Foreign exchange: matching: anti-avoidance: FA 2009: ‘one way exchange effect’: meaning of ‘counterfactual assumption’
The counterfactual currency movement assumption
The computation of amount A (CFM63150) is based on what has actually happened in the accounting period of company A, and companies connected with it. Computation of amount B requires us to imagine what would have happened had the currency moved the other way. CTA09/S328D and CTA09/606D set out how this imaginative leap is to be made.
It is necessary to make two key assumptions. First, if the relevant foreign currency has appreciated with respect to the company’s operating currency (CFM63190) over the test period, or any part of it, it must be assumed for the computation of amount B that the relevant foreign currency has depreciated by the same percentage. Conversely, if the foreign currency has depreciated over a period, it must be assumed to have appreciated by the same percentage over the same period.
The reference here to ‘part of a period’ is important. Suppose that - as in the example at CFM63150 - a company is considering the test period 1 January to 2 October 2010. However, the company has a loan denominated in the relevant foreign currency (which was part of the arrangements) and which was repaid on 31 March 2010. If, in the period to 31 March, the relevant foreign currency appreciates by 10%, it must be assumed - in computing the contribution to amount B made by that loan - that it had actually depreciated by 10%. It does not matter, in considering the loan, how the currency moved over the entire period 1 January to 2 October.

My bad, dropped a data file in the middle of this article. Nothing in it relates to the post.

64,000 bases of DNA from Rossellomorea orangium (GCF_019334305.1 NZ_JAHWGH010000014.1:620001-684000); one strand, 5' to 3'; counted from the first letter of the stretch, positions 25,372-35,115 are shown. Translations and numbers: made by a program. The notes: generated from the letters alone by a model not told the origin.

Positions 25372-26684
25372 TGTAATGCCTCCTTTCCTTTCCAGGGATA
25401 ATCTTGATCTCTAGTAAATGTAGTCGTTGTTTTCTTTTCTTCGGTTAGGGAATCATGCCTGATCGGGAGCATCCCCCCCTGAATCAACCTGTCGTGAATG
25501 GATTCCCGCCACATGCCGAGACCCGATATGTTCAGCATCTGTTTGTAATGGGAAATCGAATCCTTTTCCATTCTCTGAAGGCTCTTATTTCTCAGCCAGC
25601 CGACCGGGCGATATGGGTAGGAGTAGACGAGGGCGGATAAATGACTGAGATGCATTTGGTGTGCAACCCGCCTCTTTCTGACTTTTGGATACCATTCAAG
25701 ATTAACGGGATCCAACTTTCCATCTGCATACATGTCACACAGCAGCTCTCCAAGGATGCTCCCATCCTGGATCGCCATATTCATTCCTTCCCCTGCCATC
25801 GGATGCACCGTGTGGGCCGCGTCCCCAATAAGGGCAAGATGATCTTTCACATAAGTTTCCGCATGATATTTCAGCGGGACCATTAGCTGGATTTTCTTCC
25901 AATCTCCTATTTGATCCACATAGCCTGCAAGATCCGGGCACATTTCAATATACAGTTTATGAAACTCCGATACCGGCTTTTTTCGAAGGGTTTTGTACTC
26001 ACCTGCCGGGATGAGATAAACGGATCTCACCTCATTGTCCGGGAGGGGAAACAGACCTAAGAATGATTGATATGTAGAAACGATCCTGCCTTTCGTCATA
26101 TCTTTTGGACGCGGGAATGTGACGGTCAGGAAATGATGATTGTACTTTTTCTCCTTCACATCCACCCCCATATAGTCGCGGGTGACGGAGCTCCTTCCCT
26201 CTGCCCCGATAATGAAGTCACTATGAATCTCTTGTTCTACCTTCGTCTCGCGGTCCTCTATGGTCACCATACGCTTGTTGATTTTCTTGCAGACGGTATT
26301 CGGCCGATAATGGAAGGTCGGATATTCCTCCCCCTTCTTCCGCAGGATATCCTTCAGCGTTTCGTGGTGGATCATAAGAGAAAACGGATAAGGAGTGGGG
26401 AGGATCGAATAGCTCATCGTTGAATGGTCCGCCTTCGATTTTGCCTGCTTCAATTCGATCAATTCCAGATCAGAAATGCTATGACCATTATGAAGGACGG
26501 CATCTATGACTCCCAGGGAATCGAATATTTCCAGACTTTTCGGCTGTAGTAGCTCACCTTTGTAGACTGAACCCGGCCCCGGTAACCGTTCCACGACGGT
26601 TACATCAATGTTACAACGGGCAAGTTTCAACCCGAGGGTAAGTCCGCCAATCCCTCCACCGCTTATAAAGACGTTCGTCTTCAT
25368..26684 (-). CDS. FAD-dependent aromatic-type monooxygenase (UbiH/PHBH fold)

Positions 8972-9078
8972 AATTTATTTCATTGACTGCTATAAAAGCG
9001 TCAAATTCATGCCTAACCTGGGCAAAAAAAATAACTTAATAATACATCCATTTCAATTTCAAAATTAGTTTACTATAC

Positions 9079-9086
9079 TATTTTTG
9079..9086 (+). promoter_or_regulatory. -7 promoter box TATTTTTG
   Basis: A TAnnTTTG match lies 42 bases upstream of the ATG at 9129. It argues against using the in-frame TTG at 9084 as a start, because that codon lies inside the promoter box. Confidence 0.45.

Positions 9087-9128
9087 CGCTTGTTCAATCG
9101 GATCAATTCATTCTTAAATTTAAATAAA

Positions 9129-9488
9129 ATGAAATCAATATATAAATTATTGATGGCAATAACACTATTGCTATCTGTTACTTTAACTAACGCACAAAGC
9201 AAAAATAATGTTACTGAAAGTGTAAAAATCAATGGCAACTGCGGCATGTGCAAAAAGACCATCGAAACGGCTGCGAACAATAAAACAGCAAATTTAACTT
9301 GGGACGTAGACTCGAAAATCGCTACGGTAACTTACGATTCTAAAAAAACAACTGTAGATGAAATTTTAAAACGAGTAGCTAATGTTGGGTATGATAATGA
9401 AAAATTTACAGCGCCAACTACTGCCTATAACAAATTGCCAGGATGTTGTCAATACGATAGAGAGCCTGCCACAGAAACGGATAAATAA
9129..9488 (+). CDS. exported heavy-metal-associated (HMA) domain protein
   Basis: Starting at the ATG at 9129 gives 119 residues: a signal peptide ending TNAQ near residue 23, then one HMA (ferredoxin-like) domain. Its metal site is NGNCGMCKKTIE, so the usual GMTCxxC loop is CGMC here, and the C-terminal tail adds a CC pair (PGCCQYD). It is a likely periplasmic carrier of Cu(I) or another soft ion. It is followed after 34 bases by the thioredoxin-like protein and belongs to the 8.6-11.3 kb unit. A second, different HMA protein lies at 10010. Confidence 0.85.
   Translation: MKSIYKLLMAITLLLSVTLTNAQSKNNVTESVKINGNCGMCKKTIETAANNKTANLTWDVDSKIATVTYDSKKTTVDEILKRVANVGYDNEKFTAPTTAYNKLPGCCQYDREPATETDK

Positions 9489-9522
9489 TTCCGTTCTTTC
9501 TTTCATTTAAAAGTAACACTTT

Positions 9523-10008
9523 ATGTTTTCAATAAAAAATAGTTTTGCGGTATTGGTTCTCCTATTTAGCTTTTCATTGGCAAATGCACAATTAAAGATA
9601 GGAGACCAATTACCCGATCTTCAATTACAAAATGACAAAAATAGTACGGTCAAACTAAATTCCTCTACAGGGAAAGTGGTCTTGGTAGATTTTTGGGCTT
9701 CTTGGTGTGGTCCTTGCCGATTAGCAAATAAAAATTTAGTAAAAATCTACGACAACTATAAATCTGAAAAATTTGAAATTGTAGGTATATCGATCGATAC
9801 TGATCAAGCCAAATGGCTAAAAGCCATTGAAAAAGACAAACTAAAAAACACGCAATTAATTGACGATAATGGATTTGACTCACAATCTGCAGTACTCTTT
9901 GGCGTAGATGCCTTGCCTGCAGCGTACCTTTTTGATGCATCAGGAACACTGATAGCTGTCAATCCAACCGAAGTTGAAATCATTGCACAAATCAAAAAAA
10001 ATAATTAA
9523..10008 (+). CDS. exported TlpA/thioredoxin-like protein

The second key assumption is that - except for the treatment of options and contingent contracts - the company has acted in precisely the same way as it has acted in reality. Thus in the above example of the loan repaid on 31 March 2010, it cannot be argued - either by the company or HMRC - that if the foreign currency really had depreciated by 10% up to 31 March, it would not have repaid the loan, or would have repaid it on a different date.
But where an option is exercised on the test day, or where the company could have exercised the option but did not do so, it is necessary to consider whether the company would have made the same choice if exchange rates had moved the other way. The test is whether, in all the circumstances, it is more likely than not that a different decision would have been made.
The economic effect of exercising, or not exercising, an option will normally be a key factor. For example, it will be normally be ‘more likely than not’ for a call option over a particular currency to be exercised if the spot price of the currency has risen above the strike price. But other circumstances may need to be considered. Thus if an avoidance arrangement hinges on an option not being exercised, even where this goes against the company’s economic interest, the agreements or understandings between the parties would also be a relevant consideration.